I've been gone. Here are a few people to blame:
Christoph Schreuer
Frederick Lawrence
President-Elect Barack Obama

Anyway, I don't want the kids to know it, but we're definitely in a R-E-C-E-S-S-I-O-N, so folks aren't eating out at restaurants as often. Here are a few things I have been enjoying despite the tough times.

1. Cupcakes. At Baked & Wired in Georgetown I've enjoyed the coconut, the pumpkin, the chocolate/peanut butter, and the downright chocolate. Some flavors have a softer, spongier cake part than others, which are more dense. Seems kinda random, depending on the flavor. I like both. I gloated a little when the pumpkin w/cream cheese frosting that I chose was overall better than the coconut J chose. Sorry J. No, I don't know if this is better than Georgetown Cupcake or Hello Cupcake or Hello Dolly or Strawberry Shortcake (OK, I made the last two up). I know that there isn't usually a line, it's on the earlier side of Georgetown (read: closer to civilization/Metro), and they also have FOOD, so if you want a wrap or a coffee or both, you can have that and eat your cupcake too.

Baked & Wired
1052 Thomas Jefferson St NW (Georgetown)

2. Founding Farmers. [If you don't know the deal, it's owned by a consortium of a zillion American farmers, it's LEED certified, etc.] When we went for dinner before the sunset brought on Yom Kippur, I was slightly disappointed at first. I ordered a "roasted chicken salad" which I thought would be a salad with roasted chicken on top, but instead it was CHICKEN SALAD, like with the mayo? Anyway, it was fine, but at least 2 of our 8 or so meals came out cold, and we all waited for new, hot food to come out. Service was spotty, but the size of our party mandated a huge tip. In response to our concerned voices, a manager sliced 50% off of our bill. We were shocked and very gracious. I returned for brunch and had the vegetable scramble with asparagus and mushrooms, which was a very reasonable portion but was a little cold. Not the thing you want when you wait almost an hour for your breakfast. My friend M had the smoked salmon hash which was awesome. I was surprised that the English muffins that came with our meals were not whole wheat or grainy, but the apple preserve made us really happy. Almost as happy as the fun milk-jar-type-holders that the water comes in :)

Founding Farmers
1924 Pennsylvania Avenue NW (Across 20th from Johnny Rockets)

3. Java Green. Java Green is about to become a staple in my near-school existence. It's DELICIOUS. I enjoy fake meat and other typically vegetarian/vegan food items because I was vegetarian for so long, so this vegetarian joint is perfect. Besides the typical sandwiches (soy turkey, soy chicken, vegan burger, veggie burger--soy cheese, sprouts, and avocado are typical toppings!) there are some yummy hot dishes, too. My friend A recommended "Rice and Beyond"--organic rice (it was purple, the hottest color of the fall), cabbage, onion, carrot, jobche noodles (interesting, almost a little spicy), broccoli, kale, a dumpling, and I got soy orange chicken as my topping. It was SO GOOD, a really good balance of protein, starch, and veggies, without the usual 89239234234 grams of sodium that would be in a typical Chinese takeout situation. For $10 I got a hot meal that stuck with me all day--I literally didn't eat another meal for 9 hours, just a few pieces of fruit and a granola bar for snack. The place is packed around lunch, so head over early (12pm on the dot) to beat the crowd, or wait until it dies down. Also, FYI--they have brunch on Saturdays, which is hard to come by in this town; it's more of a weekday-lunch atmosphere, but breakfast could work in a Teaism sorta way.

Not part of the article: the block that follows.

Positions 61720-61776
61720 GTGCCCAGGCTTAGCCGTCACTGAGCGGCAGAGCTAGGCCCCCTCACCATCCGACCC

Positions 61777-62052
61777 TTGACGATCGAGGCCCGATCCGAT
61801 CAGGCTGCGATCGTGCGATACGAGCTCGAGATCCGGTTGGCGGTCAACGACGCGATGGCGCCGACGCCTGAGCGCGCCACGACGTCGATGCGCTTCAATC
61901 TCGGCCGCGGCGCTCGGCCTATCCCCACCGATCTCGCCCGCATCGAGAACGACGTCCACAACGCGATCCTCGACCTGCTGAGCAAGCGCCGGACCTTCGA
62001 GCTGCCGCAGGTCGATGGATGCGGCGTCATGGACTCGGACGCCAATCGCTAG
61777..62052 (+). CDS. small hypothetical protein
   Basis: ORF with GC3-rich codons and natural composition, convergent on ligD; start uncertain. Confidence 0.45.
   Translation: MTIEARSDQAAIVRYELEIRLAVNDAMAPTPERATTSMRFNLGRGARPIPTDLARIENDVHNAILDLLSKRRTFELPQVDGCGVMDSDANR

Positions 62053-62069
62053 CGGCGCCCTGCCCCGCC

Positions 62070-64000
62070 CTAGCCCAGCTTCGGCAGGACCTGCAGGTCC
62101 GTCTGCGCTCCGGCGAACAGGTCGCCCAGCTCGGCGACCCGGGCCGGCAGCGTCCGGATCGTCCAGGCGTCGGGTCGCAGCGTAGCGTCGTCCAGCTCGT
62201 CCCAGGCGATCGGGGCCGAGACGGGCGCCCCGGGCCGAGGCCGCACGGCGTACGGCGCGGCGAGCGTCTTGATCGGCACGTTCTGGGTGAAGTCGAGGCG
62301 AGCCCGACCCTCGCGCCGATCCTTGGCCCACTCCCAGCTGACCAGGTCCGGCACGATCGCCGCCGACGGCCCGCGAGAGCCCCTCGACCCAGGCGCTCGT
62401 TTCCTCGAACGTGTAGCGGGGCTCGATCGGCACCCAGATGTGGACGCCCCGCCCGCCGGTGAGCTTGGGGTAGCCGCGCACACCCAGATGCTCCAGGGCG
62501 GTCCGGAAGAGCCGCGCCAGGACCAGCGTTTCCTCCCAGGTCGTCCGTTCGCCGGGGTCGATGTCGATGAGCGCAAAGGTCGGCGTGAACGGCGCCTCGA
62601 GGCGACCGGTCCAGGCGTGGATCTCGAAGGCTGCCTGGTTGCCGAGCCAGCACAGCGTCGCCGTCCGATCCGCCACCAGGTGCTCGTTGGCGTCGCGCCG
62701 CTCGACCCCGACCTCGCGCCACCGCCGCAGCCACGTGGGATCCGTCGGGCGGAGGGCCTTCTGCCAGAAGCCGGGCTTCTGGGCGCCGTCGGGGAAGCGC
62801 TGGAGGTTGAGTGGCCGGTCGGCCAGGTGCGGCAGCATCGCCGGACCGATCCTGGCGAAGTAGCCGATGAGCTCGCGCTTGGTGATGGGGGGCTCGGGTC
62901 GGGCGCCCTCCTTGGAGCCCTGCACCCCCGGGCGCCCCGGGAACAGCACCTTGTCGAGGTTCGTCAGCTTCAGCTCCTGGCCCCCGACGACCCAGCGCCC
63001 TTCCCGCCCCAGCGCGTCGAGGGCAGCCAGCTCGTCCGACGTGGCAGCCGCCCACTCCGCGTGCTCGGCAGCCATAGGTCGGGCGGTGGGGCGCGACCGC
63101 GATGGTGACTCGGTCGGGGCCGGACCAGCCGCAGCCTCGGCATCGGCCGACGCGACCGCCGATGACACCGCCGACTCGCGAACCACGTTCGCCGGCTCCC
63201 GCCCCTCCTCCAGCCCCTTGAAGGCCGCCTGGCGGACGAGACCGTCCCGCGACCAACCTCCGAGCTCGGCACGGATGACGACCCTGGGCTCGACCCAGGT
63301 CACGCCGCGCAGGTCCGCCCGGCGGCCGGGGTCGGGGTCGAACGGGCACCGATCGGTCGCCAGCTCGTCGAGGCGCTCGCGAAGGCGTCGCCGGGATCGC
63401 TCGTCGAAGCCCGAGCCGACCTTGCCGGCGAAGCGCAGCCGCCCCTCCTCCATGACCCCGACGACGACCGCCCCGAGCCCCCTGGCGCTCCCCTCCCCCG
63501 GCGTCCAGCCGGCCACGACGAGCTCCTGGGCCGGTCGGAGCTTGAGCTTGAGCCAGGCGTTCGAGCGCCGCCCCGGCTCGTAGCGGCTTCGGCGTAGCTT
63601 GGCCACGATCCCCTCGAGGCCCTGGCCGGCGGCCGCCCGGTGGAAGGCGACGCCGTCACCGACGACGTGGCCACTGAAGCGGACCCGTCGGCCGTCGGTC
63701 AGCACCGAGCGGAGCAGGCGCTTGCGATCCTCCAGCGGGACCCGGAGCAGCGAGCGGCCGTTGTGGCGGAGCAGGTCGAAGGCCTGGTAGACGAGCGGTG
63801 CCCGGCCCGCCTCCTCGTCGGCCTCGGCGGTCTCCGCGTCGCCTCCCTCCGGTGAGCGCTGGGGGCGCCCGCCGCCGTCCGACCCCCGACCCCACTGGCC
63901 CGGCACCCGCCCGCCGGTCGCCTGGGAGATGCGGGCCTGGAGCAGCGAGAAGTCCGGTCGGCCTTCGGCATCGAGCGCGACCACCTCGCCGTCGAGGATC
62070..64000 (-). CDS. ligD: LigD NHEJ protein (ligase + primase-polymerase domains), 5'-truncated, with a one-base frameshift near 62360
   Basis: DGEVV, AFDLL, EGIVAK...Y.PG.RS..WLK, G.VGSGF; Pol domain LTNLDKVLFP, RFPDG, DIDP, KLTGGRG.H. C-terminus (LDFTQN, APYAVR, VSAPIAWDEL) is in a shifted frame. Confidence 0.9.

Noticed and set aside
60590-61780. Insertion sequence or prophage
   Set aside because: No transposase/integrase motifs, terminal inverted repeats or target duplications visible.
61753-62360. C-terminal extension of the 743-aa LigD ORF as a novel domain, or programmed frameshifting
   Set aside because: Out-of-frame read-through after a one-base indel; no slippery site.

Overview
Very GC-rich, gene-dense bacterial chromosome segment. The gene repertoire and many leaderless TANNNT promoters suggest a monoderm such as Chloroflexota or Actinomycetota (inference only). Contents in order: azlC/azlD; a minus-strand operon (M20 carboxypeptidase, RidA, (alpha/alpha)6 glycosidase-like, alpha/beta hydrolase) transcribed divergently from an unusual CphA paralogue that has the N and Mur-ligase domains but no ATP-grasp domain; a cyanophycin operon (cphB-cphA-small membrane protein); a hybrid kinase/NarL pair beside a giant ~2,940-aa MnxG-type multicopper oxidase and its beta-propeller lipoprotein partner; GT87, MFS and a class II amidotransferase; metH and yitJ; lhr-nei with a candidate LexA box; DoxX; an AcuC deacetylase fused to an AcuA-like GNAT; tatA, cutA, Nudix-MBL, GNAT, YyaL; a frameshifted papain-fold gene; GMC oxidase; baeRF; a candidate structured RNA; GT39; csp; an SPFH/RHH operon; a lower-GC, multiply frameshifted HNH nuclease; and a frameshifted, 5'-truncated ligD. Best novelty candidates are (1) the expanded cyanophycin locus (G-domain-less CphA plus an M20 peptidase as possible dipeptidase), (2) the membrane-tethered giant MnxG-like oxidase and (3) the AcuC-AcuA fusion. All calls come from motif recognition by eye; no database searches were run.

Java Green
1020 19th St NW
Metro: Farragut North (Red) or West (Orange/Blue)

4. Ray's Hell-Burger. Despite how I usually feel about web-site-less places, I'm still head-over-heels for RHB for three reasons. (1) It's fast--even if there is a line, there's no sitting and waiting for the server, then ordering and waiting for the drinks, then waiting, then ordering the food, then waiting, then eating, then waiting for the check...; (2) It's cheap--it's not Five Guys cheap, but it's a hell of a lot better tasting and is a major value, which leads me to the next thing; (3) It fills you up. If you can eat that 10 oz burger and drink a root beer and tell me you aren't full, then we need to have a serious talk about shrinking down your stomach. The heck sauce is awesome, you can get guacamole (always a plus), grilled onions, a zillion kinds of cheese if you want, blackened/au poivre burgers, and I swear the buns have improved since the place opened. They heard our call [for better buns]!

Ray's Hell-Burger
You know, in between Rosslyn and Courthouse in the tiny strip mall

5. Cooking. That's what people do when they are afraid they will be unemployed forever and they realize not only that they still need to eat, but also that the food they eat must be mostly made/prepared in tiny kitchen.

See challah dough sit

See challah dough rise

See food

Also, perfect sugar cookie sandwiches with a pumpkin butter/cream cheese frosting filling (thanks S for recipe, which originally called for apple butter):

That's that for now. I'll post more round-up type entries soon.

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